40. Geraldine Yeo, “New Plan to Train Older, Less Educated Workers,” Straits Times, 21 December 1996, 3. (From NewspaperSG); Ee and Leong, U & Me, 109, 122.
41. Singh, Politics and Governance in Singapore, 109; National Trades Union Congress, Little By Little, 16; “About Us,” OTC Leadership Labour Institute, n.d.
42. “Budget Boost to Funding for Adult Worker Training,” Business Times, 2 February 2008, 9 (From NewspaperSG); Singh, Politics and Governance in Singapore, 109.
43. Chew, Trade Unionism in Singapore, 51.
44. Ee and Leong, U & Me, 44.
45. George Joseph, “Omnibus Unions to Go in 18 Months,” Straits Times, 16 March 1980, 1 (From NewspaperSG); Chew, Trade Unionism in Singapore, 42, 51; Ee and Leong, U & Me, 16; National Trades Union Congress, Little By Little, 16.
46. Ee and Leong, U & Me, 44, 114; National Trades Union Congress, Little By Little, 17.
47. Chew, Trade Unionism in Singapore, 63.
48. Vasil, Governing Singapore, 67; Chew, Trade Unionism in Singapore, 63.
49. Chew, Trade Unionism in Singapore, 63.
50. “NTUC Buildings,” National Trades Union Congress, 2010; National Trades Union Congress, Little By Little, 24.
51. National Trades Union Congress, Little By Little, 14; National Trades Union Congress, U & Me: Celebrating 50 Years of the Labour Movement 1961–2011 (Singapore: National Trades Union Congress, 2011), 7 (Call no. RDIST 331.88095957 YOU-[LKY]); “Devan Nair's Resignation from the NTUC Accepted,” Straits Times, 29 November 1965, 8 (From NewspaperSG); “Lim Swee Say Resigns from Labour Movement, Chan Chun Sing to Succeed Him,” Channel NewsAsia, 8 April 2015. (From Factiva via NLB’s eResources website)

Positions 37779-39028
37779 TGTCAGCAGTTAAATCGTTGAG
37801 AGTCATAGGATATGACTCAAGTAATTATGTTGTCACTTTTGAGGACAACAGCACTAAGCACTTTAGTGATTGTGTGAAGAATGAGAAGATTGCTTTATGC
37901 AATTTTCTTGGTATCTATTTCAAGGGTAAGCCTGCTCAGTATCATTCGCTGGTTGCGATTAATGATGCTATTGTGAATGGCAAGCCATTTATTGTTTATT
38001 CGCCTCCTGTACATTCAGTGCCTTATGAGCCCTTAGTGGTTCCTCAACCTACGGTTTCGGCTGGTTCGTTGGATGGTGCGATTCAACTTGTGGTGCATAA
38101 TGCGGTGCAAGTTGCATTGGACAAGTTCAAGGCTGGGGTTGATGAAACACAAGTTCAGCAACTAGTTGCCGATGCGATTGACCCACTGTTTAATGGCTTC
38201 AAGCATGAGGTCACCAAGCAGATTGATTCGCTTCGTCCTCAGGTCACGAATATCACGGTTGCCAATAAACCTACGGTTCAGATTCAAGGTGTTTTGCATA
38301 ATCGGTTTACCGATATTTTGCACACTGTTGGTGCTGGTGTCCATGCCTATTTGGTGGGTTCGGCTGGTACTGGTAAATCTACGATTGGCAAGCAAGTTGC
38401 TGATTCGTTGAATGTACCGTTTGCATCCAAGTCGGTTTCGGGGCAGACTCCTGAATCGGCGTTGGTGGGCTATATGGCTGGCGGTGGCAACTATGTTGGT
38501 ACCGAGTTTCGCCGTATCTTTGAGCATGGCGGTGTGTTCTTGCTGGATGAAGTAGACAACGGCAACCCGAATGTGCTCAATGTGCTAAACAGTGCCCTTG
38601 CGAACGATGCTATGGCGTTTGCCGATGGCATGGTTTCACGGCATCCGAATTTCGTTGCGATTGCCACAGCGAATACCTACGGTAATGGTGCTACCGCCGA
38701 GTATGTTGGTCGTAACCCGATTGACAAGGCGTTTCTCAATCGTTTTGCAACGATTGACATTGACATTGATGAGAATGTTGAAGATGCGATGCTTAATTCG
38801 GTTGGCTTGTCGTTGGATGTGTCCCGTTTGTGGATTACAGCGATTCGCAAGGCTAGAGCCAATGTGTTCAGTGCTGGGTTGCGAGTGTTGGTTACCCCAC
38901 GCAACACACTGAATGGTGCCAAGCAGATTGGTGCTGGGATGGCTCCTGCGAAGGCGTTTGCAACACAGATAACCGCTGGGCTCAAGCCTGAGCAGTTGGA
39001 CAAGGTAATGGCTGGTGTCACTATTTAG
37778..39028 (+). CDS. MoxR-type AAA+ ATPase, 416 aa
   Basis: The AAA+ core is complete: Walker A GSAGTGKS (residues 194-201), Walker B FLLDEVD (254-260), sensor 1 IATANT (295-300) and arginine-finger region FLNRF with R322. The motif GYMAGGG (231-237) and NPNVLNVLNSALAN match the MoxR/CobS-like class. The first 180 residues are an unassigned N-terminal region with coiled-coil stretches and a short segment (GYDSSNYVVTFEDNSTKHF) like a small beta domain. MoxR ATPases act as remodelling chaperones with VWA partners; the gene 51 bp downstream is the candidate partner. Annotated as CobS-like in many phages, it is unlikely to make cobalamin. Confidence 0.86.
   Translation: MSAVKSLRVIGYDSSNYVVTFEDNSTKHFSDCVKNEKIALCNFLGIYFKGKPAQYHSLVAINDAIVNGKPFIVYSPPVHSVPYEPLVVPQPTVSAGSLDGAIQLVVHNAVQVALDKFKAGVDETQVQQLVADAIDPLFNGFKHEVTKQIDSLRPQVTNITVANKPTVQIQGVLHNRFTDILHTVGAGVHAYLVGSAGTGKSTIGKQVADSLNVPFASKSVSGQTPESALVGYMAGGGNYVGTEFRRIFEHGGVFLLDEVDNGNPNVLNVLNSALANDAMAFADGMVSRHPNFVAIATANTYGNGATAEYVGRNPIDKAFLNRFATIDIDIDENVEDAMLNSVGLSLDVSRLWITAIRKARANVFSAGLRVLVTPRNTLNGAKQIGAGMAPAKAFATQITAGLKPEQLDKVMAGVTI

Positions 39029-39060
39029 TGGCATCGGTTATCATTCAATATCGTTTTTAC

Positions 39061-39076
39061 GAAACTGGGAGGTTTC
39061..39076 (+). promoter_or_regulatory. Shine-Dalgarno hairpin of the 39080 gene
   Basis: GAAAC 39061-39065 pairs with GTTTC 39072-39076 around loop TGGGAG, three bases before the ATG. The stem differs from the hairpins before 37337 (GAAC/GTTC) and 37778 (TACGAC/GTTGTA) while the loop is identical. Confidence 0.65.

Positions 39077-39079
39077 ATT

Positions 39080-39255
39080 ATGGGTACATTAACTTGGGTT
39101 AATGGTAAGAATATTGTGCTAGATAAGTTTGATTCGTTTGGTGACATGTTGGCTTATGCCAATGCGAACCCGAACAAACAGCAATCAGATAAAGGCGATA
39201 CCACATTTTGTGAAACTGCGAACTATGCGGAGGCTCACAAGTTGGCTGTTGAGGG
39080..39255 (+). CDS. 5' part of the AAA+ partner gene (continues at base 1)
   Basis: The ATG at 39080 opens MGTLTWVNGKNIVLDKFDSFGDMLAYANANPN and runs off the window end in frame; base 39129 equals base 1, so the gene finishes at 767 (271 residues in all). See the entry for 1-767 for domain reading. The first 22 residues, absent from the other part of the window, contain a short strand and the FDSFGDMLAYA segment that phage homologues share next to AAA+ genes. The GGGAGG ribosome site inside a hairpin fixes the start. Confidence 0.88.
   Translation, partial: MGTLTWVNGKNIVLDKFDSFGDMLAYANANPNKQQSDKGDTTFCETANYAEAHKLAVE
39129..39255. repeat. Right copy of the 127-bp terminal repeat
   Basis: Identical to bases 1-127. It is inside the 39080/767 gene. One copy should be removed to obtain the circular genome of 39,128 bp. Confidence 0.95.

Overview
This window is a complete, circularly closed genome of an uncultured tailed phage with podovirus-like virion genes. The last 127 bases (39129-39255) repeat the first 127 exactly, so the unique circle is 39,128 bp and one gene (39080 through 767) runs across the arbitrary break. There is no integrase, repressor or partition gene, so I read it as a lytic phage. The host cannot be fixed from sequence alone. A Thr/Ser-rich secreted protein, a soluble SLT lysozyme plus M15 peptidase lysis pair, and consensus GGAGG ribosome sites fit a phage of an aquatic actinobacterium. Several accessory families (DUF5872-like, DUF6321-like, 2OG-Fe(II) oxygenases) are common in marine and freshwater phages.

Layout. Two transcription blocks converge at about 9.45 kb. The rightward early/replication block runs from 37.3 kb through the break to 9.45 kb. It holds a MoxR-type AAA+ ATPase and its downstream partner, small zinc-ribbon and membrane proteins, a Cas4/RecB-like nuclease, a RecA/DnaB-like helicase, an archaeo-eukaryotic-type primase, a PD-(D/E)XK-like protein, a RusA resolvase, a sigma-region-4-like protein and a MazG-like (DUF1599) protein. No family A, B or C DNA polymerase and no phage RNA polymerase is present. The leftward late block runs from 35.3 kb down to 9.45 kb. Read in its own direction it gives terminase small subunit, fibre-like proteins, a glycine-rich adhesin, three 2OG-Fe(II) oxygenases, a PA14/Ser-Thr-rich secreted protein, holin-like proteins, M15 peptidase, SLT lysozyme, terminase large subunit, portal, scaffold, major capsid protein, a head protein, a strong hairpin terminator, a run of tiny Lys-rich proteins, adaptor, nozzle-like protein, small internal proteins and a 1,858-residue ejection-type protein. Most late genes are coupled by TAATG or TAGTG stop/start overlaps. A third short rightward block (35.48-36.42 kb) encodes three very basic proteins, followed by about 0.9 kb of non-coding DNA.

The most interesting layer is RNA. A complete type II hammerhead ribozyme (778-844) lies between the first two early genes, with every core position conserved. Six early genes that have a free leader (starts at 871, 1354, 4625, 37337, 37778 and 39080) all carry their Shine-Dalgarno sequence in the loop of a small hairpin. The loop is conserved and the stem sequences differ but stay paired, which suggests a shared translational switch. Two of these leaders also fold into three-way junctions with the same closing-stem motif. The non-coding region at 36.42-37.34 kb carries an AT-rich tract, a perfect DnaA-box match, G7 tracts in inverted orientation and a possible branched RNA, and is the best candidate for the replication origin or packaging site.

52. Ee and Leong, U & Me, 28.
53. Ee and Leong, U & Me, 46.
54. “Unions to Map Out New Strategy to Check Slide,” Straits Times, 15 November 1969, 28. (From NewspaperSG)
55. “INCOME to Start Business on Tuesday,” Straits Times, 11 September 1970, 7 (From NewspaperSG); National Trades Union Congress, Little By Little, 15.
56. Joseph, “Omnibus Unions to Go in 18 Months”; Chew, Trade Unionism in Singapore, 51.
57. Singh, Politics and Governance in Singapore, 109; National Trades Union Congress, Little By Little, 16.
58. Ee and Leong, U & Me, 114.
59. Ee and Leong, U & Me, 148.
60. Ee and Leong, U & Me, 155.
61. National Trades Union Congress, Little By Little, 26.
62. Ee and Leong, U & Me, 161.
63. National Trades Union Congress, “700,000 Strong Now, Revving Up to One Million Members by 2015,” press release, 30 August 2012.

Further resources
Chris Leggett, “Trade Unions in Singapore,” in Trade Unions in Asia: An Economic and Sociological Analysis, ed. John Benson and Ying Zhu (New York: Routledge, 2008), 102–20. (Call no. RSING 331.88095 TRA)

Ee Boon Lee, Stretching the Dollar (Singapore: National Trades Union Congress, 2001). (Call no. RSING 334.5095957 EE)

National Trades Union Congress, Tower of Strength: One Marina Boulevard (Singapore: NTUC Media Cooperative Limited for the NTUC, 2004). (Call no. RSING q331.88095957 TOW)

The information in this article is valid as of 2016 and correct as far as we are able to ascertain from our sources. It is not intended to be an exhaustive or complete history of the subject. Please contact the Library for further reading materials on the topic.